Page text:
IF YOU BELIEVE YOUR DOG IS ILL OR INJURED, PLEASE CONTACT YOUR LOCAL VETERINARIAN IMMEDIATELY. THIS IS NOT THE FORUM TO ADDRESS URGENT MEDICAL ISSUES. I AM NOT A LICENSED VET AND HAVE NO DIAGNOSTIC SKILLS. ***I have been answering questions on All Experts for over 8 years now. I enjoy being able to offer assistance in this forum. I do need to be clear, though. If you’re looking for free advice about a specific behavior question, you MUST submit your question to me via All Experts. If you bypass All Experts and write to me directly through my website, I will ask you to submit via All Experts. On the flip side, if you’re local to Los Angeles and you wish to speak to me privately about an in person consultation, please go through my website. I appreciate your assistance in keeping my volunteer work on the volunteer site.*** I can answer questions about the following canine behavior issues: obedience, timid/fearful & fear-based aggression, nuisance behaviors, families that are expanding with either new human or new animal members and many other issues. If you have potty training questions please first read my trio of blogs at If you still have questions after reading the blogs you can post your specific questions here. PLEASE be as specific as possible when asking a question. Give me a detailed example of the situation - dog's behavior, body language, circumstances surrounding the issue, what the consequences are (another dog's response, your response), etc. I can only provide insight if I can get a picture of the whole scenario. If I ask for further details, please provide them. In person I would normally observe for at least 90 minutes to assess the situation and the dynamics before offering tools and suggestions to modify it. In writing it is ever so much more difficult. Thank you for your participation in the process.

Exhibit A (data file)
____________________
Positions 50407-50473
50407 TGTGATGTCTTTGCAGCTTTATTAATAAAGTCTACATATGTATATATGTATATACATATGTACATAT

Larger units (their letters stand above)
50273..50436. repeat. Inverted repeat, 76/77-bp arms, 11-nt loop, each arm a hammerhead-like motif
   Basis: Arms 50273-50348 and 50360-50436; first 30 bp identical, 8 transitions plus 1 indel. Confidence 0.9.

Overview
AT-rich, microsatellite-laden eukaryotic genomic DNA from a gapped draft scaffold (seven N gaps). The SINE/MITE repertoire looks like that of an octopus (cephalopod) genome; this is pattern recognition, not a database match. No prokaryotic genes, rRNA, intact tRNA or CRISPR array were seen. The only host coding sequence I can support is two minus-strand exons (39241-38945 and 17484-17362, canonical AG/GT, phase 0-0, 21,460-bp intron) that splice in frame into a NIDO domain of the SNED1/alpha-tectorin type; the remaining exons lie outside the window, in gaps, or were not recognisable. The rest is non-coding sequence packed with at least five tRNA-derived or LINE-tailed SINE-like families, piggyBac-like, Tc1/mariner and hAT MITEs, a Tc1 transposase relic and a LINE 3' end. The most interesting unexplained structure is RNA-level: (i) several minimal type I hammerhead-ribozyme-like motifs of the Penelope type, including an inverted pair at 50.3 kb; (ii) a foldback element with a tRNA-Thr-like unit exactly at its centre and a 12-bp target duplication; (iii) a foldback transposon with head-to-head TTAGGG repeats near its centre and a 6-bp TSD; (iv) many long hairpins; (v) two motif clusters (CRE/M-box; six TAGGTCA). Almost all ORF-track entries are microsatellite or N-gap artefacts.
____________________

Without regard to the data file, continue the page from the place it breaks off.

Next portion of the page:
I have been a professional obedience trainer for 9 years, and specializing in behavior modification for 8 years. I have owned dogs my entire life. I own my own dog training and behavior modification business called Nutz About Mutz.

I am a Certified Profession Dog Trainer - Knowledge Assessed (CPDT-KA), #2133301 ; I am a member in good standing with the Association of Professional Dog Trainers (APDT), #77763 ; I am an AKC certified Canine Good Citizen evaluator (CGC), #71253

Publications ; ; Multiple articles in the local pet magazine Pet Press (found across Southern California)

I have a masters degree (MS) in Animals and Public Policy, with a minor in Animal Behavior, from Tufts Cummings School of Veterinary Medicine. I also have 3 years of graduate education in Animal Behavior and Learning from UM-Missoula and UL-Lafayette. I continue to educate myself to canine-specific behavior through extensive reading, online interactive workshops, vidoes and attending canine behavior conferences, workshops and seminars. Beginning in March, 2017, I will be the Behavior & Training Manager at Second Chance Center for Animals in Flagstaff, AZ.